Herich: I don’t – I don’t have a document production in front of me. I know that I have tax returns, and I know that we will produce them if they weren’t produced, and we will produce them.
(Herich Decl., Exhibit E, 98:14-99:4.)
On August 2, 2019, Plaintiff’s counsel wrote an email, stating that “pursuant to our agreement on the record, please produce the following items: 1. Year-end General Ledger Statements, with 12 months of activity in single reports (not monthly reports), for 2016, 2017, 2018; 2. Federal income-tax returns for the Partnership for 2017 and 2018.” (Herich Decl., ¶ 7, Exhibit F.) On August 21, 2019, Herich responded and stated that the income tax returns had been produced. (Id.) Nevertheless, Herich attests that he caused the tax returns to be produced again, along with the 2018 returns. (Id.)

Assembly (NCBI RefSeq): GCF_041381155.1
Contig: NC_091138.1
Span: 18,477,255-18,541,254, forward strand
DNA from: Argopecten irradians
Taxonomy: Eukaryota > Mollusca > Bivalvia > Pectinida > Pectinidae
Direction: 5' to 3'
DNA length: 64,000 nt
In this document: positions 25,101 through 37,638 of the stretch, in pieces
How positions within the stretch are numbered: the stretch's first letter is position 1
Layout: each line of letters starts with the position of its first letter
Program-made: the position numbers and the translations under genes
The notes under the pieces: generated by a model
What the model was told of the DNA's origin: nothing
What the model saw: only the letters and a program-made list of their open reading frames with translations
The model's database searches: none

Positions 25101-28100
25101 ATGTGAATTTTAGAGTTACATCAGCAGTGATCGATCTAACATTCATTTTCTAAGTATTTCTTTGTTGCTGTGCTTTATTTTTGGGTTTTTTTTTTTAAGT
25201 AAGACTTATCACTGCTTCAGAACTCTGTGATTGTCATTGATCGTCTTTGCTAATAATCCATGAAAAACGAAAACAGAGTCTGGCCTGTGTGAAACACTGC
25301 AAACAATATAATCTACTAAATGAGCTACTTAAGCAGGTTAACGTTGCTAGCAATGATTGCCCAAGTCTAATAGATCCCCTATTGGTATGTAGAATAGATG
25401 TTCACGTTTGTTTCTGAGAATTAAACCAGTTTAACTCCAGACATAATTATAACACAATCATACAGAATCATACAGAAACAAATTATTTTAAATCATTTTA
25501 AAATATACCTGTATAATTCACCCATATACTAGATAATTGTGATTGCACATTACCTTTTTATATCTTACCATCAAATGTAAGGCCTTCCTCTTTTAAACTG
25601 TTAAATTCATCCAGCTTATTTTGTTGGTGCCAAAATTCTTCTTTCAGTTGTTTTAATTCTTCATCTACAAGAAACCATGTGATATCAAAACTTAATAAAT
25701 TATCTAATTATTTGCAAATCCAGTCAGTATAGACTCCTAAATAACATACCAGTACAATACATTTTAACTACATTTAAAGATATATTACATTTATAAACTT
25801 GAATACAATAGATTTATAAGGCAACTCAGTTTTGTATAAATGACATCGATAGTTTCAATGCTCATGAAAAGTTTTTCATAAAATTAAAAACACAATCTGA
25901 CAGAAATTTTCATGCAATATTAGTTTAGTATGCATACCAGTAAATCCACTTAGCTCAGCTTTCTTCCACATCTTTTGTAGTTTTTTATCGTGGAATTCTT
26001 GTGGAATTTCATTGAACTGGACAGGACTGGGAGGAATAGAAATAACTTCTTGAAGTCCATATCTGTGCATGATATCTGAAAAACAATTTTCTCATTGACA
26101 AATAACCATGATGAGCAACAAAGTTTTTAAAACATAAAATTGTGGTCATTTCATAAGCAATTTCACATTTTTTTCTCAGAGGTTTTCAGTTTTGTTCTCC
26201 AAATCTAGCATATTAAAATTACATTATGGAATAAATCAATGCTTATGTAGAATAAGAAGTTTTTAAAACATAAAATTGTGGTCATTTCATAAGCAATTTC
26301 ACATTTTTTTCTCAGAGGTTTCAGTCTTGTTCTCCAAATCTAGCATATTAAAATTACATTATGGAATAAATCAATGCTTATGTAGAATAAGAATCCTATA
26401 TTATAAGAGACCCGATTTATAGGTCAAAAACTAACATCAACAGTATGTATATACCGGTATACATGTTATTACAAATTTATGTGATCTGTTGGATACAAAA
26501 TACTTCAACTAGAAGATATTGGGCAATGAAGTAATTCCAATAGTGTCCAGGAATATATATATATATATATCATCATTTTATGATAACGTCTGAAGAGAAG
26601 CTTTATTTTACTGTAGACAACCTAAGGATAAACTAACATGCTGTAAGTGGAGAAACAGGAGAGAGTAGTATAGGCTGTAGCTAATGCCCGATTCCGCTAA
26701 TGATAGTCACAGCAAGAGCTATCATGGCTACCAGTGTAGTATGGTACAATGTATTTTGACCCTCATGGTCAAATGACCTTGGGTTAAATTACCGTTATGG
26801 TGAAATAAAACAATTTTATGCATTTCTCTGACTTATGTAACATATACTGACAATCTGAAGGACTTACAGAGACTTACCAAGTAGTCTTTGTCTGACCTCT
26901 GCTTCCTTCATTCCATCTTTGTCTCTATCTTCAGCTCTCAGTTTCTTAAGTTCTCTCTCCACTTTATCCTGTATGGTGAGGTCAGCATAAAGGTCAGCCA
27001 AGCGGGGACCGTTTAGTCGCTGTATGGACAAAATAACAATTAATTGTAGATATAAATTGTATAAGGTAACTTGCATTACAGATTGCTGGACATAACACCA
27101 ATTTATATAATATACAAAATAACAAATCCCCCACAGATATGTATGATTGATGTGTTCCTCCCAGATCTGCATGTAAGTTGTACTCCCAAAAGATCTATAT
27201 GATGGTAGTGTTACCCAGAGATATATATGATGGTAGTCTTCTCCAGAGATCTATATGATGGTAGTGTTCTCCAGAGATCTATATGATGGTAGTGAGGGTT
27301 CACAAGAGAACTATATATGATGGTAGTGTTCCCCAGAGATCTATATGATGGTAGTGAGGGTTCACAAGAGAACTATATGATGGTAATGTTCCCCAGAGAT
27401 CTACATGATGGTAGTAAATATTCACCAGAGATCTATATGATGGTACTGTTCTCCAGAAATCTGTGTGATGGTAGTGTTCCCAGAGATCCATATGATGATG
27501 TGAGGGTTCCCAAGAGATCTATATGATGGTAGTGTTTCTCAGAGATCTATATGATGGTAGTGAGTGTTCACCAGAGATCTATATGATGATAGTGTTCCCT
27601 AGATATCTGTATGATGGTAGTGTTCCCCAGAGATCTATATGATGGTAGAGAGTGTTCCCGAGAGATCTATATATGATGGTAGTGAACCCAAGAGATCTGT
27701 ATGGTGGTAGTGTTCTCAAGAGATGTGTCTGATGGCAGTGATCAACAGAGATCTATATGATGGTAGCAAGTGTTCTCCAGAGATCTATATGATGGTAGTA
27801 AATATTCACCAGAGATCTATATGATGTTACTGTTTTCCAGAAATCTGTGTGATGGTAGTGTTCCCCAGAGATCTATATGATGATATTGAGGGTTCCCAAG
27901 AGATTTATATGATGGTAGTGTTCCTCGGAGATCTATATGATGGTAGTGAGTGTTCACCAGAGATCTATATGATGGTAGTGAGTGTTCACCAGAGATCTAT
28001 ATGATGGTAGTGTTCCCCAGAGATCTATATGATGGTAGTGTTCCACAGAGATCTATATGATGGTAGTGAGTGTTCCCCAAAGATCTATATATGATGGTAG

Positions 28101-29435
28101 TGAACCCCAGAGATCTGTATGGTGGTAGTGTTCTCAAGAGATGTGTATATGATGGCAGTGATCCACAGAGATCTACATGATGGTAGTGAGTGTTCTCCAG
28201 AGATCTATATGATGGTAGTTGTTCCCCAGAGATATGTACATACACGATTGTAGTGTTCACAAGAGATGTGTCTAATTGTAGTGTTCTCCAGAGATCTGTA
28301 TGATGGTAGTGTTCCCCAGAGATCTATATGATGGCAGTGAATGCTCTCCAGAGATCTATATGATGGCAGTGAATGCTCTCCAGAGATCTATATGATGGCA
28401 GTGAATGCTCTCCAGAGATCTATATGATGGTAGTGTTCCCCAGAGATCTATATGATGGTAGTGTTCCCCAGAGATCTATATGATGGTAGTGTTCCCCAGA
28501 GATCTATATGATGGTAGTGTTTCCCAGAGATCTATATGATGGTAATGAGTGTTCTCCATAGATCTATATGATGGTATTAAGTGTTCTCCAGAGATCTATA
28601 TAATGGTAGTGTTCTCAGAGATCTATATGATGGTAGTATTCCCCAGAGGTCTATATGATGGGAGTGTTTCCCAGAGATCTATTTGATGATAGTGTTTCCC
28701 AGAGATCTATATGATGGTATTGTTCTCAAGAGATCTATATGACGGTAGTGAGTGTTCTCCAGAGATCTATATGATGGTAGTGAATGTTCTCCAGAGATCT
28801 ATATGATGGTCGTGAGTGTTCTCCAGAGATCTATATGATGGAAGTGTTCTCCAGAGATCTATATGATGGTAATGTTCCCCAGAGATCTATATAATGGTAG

On September 12, 2019, Plaintiff’s counsel wrote by email to again demand the same documents he demanded on August 2, 2019. (Herich Decl., ¶ 8, Exhibit G.) Herich attests that he produced all documents within his client’s possession, custody or control and that neither he nor his client knew what “partnership reports” referred to. (Id.) Herich further attests that his client had re-located to a smaller office and could not locate the general ledger documents. (Id.)
On October 8, 2019, Plaintiff’s counsel again wrote Cornell’s counsel by email, contending that Cornell had failed to comply with Plaintiff’s requests “after committing on the record.” (Herich Decl. ¶ 9, Exhibit H.) The instant motion was filed on October 11, 2019. On October 28, 2019, Herich responded to Plaintiff’s counsel’s email, stating that it was his understanding that “the general ledger(s) is subsumed with the tax returns.” (Id.)